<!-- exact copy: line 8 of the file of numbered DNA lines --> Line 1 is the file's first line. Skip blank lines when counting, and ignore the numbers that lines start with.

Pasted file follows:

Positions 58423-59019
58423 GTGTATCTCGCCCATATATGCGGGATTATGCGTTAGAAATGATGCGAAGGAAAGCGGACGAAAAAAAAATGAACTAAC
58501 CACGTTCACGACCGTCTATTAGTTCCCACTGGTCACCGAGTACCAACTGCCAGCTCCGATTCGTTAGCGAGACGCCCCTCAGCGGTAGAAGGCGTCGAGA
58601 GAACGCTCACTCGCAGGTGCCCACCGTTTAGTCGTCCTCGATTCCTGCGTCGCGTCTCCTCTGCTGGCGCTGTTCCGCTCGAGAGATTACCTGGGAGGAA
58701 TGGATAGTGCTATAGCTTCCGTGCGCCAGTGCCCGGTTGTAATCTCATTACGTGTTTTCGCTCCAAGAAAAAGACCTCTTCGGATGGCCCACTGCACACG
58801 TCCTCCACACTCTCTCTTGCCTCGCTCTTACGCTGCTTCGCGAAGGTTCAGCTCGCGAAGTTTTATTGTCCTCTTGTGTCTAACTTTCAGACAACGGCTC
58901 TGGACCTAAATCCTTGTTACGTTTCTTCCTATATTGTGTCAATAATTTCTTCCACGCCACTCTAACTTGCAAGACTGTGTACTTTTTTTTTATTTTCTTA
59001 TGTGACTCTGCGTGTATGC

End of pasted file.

59001 TGTGACTCTGCGTGTATGC